"Pirates of Silicon Valley" is a movie about two boys and their toys. The toys would change the world, but the boys, alas, are bores. And "Pirates" is not so much a movie as a collection of scenes tossed together willy-nillily.

The film, premiering on the TNT cable channel tonight at 8, stars Noah Wyle of "ER" as computer pioneer Steve Jobs and Anthony Michael Hall as his archenemy Bill Gates, the Microsoft monarch who is now richer than maybe even Jed Clampett's wildest dreams.

Since Jobs is portrayed by the far more attractive and accomplished actor of the two, and since he gets the larger share of screen time, especially in the first half of the two-hour picture, he would appear to be the hero. His competitor seems a sniveling geek from the get-go, and the way Hall plays him, the fellow at times comes off more like Norman Bates than Bill Gates. You may half expect him to produce a collection of stuffed birds or discover a mummified mommy in his fruit cellar.

But once Jobs gets rich, he starts behaving with slimy swinishness, too, terrorizing and humiliating employees, wallowing in his own imagined grandeur and brushing aside an earnest young woman who claims, correctly, to be carrying his child. What causes the personality switcheroo? It's not made clear. Maybe it's the hokey and wholly gratuitous acid trip Jobs takes about a quarter of the way into the film. The world goes all googledy-boogledy and he spins around on the floor, which he thinks is a field of grass.

Perhaps writer-director Martyn Burke is trying to say that behind the momentousness of the computer revolution were two very flawed nerds who depended not so much on their own genius as on the stupidity of others--executives at IBM and Xerox, for instance, who are depicted as incredibly short-sighted stuffed shirts. A moron at Hewlett-Packard scoffs, "What on earth would ordinary people want with computers?" Well, wouldn't he find out!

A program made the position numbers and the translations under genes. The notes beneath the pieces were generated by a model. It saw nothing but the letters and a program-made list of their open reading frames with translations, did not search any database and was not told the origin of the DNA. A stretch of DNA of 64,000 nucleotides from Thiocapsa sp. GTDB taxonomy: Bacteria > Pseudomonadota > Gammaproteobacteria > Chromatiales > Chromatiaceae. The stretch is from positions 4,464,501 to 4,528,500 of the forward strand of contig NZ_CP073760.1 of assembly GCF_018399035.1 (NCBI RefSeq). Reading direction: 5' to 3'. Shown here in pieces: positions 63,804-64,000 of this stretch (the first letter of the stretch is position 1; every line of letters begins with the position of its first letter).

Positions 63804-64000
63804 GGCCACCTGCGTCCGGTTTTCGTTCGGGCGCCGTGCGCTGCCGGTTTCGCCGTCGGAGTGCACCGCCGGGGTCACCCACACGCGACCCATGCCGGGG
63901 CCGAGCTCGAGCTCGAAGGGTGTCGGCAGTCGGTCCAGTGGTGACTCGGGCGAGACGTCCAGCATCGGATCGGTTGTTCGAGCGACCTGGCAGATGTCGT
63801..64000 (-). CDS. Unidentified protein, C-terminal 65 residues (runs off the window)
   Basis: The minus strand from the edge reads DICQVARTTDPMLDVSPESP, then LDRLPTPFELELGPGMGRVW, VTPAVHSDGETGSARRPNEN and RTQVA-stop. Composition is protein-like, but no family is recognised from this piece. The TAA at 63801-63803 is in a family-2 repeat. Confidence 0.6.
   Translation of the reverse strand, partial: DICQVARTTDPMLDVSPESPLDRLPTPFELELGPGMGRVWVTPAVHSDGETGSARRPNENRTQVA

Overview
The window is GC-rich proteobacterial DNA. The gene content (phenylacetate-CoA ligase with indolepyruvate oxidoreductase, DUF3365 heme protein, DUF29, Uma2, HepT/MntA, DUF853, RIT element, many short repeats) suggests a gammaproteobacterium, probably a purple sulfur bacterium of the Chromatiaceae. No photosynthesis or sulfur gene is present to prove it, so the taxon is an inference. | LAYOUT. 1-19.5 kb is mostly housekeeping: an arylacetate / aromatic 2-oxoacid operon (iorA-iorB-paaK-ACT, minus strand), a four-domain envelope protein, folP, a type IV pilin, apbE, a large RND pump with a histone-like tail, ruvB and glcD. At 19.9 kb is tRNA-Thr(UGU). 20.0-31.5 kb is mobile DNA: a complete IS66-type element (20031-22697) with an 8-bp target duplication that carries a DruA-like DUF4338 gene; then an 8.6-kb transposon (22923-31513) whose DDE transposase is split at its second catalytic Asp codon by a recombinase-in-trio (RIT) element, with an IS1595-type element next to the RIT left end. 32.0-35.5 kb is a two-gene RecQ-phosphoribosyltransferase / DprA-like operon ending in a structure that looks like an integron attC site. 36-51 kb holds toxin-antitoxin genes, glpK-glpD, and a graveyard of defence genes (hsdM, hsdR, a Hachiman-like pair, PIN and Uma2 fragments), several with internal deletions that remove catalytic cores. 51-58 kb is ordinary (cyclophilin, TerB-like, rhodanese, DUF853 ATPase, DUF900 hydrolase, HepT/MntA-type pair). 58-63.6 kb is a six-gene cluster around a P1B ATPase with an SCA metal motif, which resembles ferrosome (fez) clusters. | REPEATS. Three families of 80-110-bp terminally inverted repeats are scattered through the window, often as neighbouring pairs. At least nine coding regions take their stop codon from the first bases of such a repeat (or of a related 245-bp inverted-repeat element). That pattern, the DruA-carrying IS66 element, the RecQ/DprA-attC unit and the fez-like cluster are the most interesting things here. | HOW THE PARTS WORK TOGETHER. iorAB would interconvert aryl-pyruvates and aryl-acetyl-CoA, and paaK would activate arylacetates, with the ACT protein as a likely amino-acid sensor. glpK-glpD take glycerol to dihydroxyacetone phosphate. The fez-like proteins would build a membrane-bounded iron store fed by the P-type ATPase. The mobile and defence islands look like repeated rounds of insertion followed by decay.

It's hard to root for either Jobs or Gates as a brash young upstart, however, since they're both so incredibly rude and annoying and both are quite capable of stealing ideas from whoever is convenient at the time. Maybe Burke thought he was doing the "Barbarians at the Gate" of computerdom; "Barbarians" was HBO's (and Larry Gelbart's) snappy satire about high crimes and miffed demeanors in corporate politics.

But Burke doesn't ever really sharpen a satirical edge, and his way of compensating for that is to have several of the actors give performances that are ludicrously over the top, cornier than the histrionics in many an old silent movie. There's not much substance, so Burke overdoes style. He uses tricks and gimmicks and rock tunes to spice up what is, finally, a tiresome and oddly trivial little tale.

The film opens with what somebody apparently considers one of the pivotal events of our time, Apple's wackily overdone "1984" commercial made for the '84 Super Bowl. "We're here to make a dent in the universe," Jobs declares during production of the ad. "Otherwise, why even be here?" By "here," does he mean the set for the commercial or here on the planet Earth? Well, whatever.

Then, naturally, we are teleported into flashbacks, narrated alternately by Jobs's buddy Steve Wozniak (Joey Slotnik), who's even duller than Jobs is, and Gates's pal Steve Ballmer (John DiMaggio), who's duller than the fourth of February. One thing that makes the film dry and dreary, for all the pyrotechnics, is the virtual absence of major speaking parts for women. It's boys and toys (though certainly no boy-toys), all right, with few if any girls invited to the party.